My oldest son, Miles, was evaluated by an educational psychologist last year. It was a painful process for both of us, because he intensely disliked the testing sessions. One moment, he would spell college-level words, the next he would refuse to repeat a series of numbers and run angrily from the testing office into the waiting room, burying a face streaked with hot tears into the playful IKEA furniture.
The result of the testing was a letter in which the psychologist wrote that Miles was “brilliant,” but also on the borderline of Asperger’s Syndrome. As we have delved into the literature on children like this, my husband and I have gained compassion and understanding for our little Einstein that usually allows us to appreciate his quirks without being frustrated into insanity. Usually.
As we were sewing up the final details of the determination letter, the psychologist said to me, “Do me a favor, no, do yourselves a favor, get this kid swimming.”
“Swimming?” I repeated stupidly, “Like, you mean in a pool?”
“Yes, swimming. He needs to use his body and mind together in a way that the body takes precedence, and the best way that I know is swimming.”
“I’ll try,” I said.
Dread filled my soul. We had signed Miles up for lessons at the municipal pool when he was four, and it had been an utter disaster. My husband reported to me each day of those two weeks. “He spent the first twenty minutes at the side of the pool shouting at the instructor. Once he got in, he just clung to the edge and wouldn’t listen to the teacher. What a waste of time.”
In a twist of fate only possible in a small city like ours, my husband wound up teaching Miles’s poor swim instructor in one of his English classes later that year. And we still see him at our favorite ice cream place, The Cup, where he dips cones every summer. He’s a good sport about it, but Miles still gives him a wary look when he hands him his single scoop of Moose Tracks.
So, I pretty much ignored the idea of signing Miles up for lessons. And Miles and his little brother Eli spent most of the summer visiting their aunt’s small pool, sticking to the shallow end and wearing float vests. Miles wore a snorkeling mask, the only way he would assent to put his face in the water. He even refused to go in the wading pool on swimming days at his day camp. As someone who loves swimming and the ocean, I was rather horrified by the whole spectacle. And embarrassed. And scared to death the boys would drown eventually if I didn’t do something. Clearly, I was falling down on the job. My kids NEEDED to learn to swim.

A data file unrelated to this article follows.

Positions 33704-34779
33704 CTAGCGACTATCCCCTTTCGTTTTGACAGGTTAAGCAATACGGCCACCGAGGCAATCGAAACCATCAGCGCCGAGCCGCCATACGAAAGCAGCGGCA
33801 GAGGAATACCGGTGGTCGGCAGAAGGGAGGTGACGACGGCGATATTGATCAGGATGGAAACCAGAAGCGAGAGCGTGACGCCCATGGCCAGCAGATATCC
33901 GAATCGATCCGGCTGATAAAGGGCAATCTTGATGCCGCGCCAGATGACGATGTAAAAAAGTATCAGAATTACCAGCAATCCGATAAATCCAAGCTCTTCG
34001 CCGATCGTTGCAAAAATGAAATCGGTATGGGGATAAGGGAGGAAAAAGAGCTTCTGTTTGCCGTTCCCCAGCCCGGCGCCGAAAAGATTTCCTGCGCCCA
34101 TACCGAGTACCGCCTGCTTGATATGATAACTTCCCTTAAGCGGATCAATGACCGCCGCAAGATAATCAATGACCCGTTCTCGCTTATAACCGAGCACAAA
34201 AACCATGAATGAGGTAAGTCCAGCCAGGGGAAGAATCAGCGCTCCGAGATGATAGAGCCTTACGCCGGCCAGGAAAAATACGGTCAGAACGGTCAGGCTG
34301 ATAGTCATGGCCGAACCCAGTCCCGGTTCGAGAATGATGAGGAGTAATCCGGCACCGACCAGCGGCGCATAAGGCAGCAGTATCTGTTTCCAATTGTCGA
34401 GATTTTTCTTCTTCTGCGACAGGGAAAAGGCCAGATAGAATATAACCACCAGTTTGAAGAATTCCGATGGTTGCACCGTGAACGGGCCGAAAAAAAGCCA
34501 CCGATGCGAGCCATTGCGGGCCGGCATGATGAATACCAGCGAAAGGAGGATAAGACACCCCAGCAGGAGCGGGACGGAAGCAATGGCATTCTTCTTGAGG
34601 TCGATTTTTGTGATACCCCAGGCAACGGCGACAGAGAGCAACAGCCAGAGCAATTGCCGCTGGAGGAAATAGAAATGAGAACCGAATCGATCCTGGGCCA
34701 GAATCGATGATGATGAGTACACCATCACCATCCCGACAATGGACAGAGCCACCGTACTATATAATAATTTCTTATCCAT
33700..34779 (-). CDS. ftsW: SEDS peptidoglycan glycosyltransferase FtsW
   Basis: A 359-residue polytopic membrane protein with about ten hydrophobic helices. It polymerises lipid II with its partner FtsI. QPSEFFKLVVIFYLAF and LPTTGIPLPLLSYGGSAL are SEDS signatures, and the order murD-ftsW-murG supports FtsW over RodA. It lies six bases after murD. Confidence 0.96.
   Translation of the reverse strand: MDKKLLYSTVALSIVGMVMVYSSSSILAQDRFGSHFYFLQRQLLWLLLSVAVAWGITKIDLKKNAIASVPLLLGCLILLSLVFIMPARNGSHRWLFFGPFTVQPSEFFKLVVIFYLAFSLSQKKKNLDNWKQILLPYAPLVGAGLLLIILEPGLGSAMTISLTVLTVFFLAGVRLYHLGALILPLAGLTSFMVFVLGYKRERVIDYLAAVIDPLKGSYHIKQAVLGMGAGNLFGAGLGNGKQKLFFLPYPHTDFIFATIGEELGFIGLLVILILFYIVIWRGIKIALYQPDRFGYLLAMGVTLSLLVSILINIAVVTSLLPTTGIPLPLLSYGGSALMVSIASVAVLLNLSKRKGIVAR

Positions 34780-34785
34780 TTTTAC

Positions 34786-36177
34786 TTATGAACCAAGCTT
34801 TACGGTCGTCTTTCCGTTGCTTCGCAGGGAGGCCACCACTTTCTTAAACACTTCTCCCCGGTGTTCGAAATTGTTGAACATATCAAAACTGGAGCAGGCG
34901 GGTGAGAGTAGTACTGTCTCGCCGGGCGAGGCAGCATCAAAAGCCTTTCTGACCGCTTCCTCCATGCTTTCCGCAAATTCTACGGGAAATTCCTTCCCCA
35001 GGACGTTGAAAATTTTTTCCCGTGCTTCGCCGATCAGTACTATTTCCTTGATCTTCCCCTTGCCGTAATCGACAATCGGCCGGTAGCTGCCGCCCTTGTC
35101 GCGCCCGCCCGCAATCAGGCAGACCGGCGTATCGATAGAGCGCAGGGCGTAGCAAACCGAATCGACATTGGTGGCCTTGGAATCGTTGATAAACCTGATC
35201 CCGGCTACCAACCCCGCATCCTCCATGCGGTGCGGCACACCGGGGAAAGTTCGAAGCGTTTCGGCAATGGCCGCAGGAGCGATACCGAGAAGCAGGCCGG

On a late August afternoon, donning the emotional armor I keep on hand for Miles’s Aspie-style outbursts at new situations, I cheerfully announced we were going to take a tour of a community center that had two pools, an indoor pool and an outdoor pool. “We might join!” I chirped enthusiastically. Miles responded with a positivity that flabbergasted me, “Well,” he said, “Let’s not just take a tour, let’s try it out!” Eli heartily agreed with a round of “Yeah, BA-BAY!” I grabbed our suits and towels and we headed out.
I don’t know what it was about that afternoon, but something changed for Miles. At first, he wore a float vest, but then he took it off. The outdoor pool was mostly shallow, and his confidence grew. Eli kept his float vest on but was soon bobbing around like a little otter. I wouldn’t call what they were doing “swimming,” but it wasn’t exactly drowning either.
I returned to the community center later that week and signed the family up for a year-long membership. The first time Miles lifted his feet off of the bottom of the pool and propelled himself a few feet with his face in the water, I startled him with my shouts of excitement. He hugged me proudly. I hope he didn’t see me crying, but I don’t think I’ve ever felt prouder of anyone. Ever.
We’ve been taking the kids twice a week for the past three months, and the change is incredible. No float vest. Swimming, real honest-to-goodness swimming.
It’s not always pretty. Miles’s stroke is a splashy disorganized mess. And he still wears his snorkel mask. But he is moving his body through the water. He is floating on his back, he is jumping in and seeing how long he can hold his breath underwater. He is not going to drown.
Eli, likewise, has blossomed into a strong swimmer. I giggle uncontrollably as he swims confidently on his back wearing his supercool blue-tinted goggles and singing “La Cucaracha.”
Most of the time, I take the boys, but sometimes Brandon will as well. And on Friday nights, we’ll often go as a family, all four of us having what we’ve dubbed “Family Swim Night.” There are never more than a few other people there to soak in the sunset views through the glass wall. At times, it’s just us and the lifeguard.
One recent Friday night, Eli swam to me, a big goofy grin on his face. I scooped him up in my arms and held him like the baby he no longer is. We floated there for a while, he marveling at the pink and purple streaks in the sky, and me at my beautiful family.